Collin Creek Mall Redevelopment Project Begins with a Bang

The fist phase of the $1 billion redevelopment project is slated to be completed in 2024, according to the project manager

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The city of Plano took a big step forward Friday in its long-awaited transformation of Collin Creek Mall.

The city’s first major shopping mall opened in 1981 and closed in 2019, after years of decline.

City officials joined those behind the project on Friday to hold a ceremonial groundbreaking of the project that promises to transform the area near downtown Plano into an outdoor mall with homes and office space.

Plano’s $1 billion endeavor reimagining the former mall kicked off with a bang.

Mayor John Muns calls the project ‘historic.’

The mixed-use redevelopment project will reportedly transform the city’s Central Expressway corridor into a destination where people can live, work and play.

“We’re excited,” said Muns. “It’s a complicated deal, obviously when you’re renovating and doing new things on an existing property. It always has a little bit more complication.”

The project features 6,000 residences, including apartment units, senior independent living and townhomes.

There will also be a hotel, retail, park and office space.

There is the possibility of a small grocery store to be included, though no deals have been made, according to Rob Romo, vice president of development for Centurion American Development Group.

The developer plans to save a bit of the mall’s nostalgia.

“The core mall will stay,” said Romo. “Now, we are going to blow a hole in the center of it because we want an open grand paseo.”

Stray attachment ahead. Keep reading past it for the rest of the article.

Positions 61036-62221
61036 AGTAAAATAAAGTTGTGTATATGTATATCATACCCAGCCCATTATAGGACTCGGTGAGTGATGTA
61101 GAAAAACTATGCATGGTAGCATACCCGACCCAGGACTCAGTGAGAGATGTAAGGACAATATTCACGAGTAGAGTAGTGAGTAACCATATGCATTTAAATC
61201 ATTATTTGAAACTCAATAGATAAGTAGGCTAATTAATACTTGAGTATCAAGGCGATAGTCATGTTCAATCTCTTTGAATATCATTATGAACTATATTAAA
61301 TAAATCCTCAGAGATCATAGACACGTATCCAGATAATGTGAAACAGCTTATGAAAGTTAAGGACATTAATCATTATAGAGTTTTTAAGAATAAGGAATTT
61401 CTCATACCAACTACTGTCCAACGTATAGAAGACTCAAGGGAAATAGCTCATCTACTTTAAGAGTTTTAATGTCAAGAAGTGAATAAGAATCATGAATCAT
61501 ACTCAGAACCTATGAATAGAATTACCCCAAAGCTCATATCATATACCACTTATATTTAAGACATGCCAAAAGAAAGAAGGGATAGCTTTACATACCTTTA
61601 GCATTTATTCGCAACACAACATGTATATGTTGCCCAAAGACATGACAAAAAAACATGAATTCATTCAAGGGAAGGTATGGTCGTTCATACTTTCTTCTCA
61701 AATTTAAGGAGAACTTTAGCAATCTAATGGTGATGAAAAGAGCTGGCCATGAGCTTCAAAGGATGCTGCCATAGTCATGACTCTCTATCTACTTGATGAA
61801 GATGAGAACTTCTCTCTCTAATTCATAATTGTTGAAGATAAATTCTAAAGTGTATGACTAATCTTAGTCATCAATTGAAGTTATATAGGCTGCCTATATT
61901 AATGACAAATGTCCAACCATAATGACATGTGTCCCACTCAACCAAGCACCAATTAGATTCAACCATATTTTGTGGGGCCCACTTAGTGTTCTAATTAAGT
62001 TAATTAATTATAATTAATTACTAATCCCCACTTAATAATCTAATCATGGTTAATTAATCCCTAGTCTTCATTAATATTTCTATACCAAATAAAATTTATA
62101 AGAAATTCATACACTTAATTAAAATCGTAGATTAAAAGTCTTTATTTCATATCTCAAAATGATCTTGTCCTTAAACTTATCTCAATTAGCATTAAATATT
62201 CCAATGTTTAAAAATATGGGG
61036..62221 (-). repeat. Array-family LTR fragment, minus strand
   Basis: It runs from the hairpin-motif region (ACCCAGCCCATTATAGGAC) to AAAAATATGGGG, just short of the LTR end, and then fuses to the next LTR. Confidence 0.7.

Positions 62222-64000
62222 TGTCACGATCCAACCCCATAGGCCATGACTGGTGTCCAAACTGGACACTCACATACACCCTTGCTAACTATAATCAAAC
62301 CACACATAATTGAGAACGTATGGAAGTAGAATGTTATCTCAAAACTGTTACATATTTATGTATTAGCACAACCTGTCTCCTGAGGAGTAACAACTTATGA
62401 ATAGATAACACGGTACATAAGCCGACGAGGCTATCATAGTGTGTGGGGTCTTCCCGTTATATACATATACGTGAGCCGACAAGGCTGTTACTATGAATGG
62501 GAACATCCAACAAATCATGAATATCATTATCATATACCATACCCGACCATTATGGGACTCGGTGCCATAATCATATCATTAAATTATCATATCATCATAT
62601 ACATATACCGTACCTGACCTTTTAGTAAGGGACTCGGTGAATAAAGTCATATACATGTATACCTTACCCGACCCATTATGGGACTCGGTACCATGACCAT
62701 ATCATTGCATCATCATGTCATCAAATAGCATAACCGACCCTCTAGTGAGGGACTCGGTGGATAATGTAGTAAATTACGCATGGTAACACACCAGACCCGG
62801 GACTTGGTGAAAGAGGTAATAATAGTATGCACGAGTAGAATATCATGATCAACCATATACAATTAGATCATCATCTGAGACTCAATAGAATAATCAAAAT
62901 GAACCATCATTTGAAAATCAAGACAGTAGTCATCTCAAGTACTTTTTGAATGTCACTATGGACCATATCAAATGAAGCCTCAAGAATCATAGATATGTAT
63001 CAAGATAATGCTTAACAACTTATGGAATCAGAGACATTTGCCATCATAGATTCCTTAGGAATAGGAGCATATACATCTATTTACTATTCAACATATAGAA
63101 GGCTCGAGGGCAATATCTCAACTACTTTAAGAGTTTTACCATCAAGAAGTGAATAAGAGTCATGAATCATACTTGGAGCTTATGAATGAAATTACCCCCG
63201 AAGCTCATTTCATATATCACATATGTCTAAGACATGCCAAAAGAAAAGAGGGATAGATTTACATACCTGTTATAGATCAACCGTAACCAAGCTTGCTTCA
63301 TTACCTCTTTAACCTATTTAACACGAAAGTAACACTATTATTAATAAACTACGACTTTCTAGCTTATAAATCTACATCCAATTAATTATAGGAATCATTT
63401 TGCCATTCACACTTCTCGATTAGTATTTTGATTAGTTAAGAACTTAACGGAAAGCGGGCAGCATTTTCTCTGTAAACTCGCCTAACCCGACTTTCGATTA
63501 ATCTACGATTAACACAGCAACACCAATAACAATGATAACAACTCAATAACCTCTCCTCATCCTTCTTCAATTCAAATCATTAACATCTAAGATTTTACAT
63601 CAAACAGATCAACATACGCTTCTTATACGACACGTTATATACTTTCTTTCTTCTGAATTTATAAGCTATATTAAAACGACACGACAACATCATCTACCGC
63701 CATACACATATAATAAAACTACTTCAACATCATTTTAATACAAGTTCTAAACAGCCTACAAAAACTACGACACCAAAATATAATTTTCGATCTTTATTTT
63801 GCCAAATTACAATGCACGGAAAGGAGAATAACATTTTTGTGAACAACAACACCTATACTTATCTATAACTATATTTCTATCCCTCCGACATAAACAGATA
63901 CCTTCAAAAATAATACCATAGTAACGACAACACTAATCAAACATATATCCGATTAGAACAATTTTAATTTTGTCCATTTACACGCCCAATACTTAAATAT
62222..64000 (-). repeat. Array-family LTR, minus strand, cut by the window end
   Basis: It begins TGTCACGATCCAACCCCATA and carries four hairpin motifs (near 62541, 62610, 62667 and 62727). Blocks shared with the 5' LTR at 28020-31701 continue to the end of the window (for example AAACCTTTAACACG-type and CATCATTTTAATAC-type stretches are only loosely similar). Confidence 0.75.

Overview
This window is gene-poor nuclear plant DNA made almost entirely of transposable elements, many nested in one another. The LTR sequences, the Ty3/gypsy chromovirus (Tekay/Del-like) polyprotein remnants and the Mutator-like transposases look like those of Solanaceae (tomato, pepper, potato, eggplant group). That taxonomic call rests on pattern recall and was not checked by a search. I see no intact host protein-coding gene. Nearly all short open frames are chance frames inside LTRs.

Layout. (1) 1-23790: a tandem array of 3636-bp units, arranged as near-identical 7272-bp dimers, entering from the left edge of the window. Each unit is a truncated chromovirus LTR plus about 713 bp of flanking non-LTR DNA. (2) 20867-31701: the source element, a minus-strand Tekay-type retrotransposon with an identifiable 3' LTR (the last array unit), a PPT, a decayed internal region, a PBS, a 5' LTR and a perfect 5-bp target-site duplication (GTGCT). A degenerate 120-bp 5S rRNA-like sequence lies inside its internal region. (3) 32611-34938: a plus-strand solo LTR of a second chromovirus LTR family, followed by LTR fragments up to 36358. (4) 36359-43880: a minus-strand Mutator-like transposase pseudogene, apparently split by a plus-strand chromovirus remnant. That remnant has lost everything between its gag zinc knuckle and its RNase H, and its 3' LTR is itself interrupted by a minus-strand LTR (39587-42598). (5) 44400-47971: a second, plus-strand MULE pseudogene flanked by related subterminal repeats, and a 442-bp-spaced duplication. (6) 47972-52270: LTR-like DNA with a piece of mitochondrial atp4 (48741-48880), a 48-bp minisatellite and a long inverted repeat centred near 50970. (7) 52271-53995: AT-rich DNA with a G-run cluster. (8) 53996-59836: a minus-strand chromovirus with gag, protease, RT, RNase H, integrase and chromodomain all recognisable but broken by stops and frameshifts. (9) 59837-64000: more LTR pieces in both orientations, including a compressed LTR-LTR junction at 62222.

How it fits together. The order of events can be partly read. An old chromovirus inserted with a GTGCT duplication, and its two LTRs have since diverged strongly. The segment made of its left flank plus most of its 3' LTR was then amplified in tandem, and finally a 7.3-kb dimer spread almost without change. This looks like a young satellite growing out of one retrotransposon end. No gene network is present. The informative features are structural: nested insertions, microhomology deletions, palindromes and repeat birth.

The paseo will connect two park spaces of the property.

Crews will begin digging up the east lot between the former Macy’s and Sears anchor store to make way for a three-level underground garage “that will serve the core mall and 400 apartments built on top,” he said.

The size of the project is expected to be equal to the size of the city’s Legacy West development.

The cost of the project includes over $858 million dollars in private funding and over $96 million in tax-payer dollars.

The project’s 98 townhouses located next to the Chisolm Trail will start in the $500,000s, according to the developer.

Asked if the anticipated increase in property values for homes in the vicinity may force families out, the mayor pointed to other projects that look to include more housing in the city saying, “I think we’re spreading our wings a little bit and making availability of housing all across the city and at the same time we’re doing development of office and mixed-use for those people that work there.”

The first phase of the project is expected to be completed in mid-2024.

Construction crews are also in the process of tearing down the J.C. Penney store on the property.

The retailer was initially slated to be torn down and moved to another section of the project but pulled out completely.

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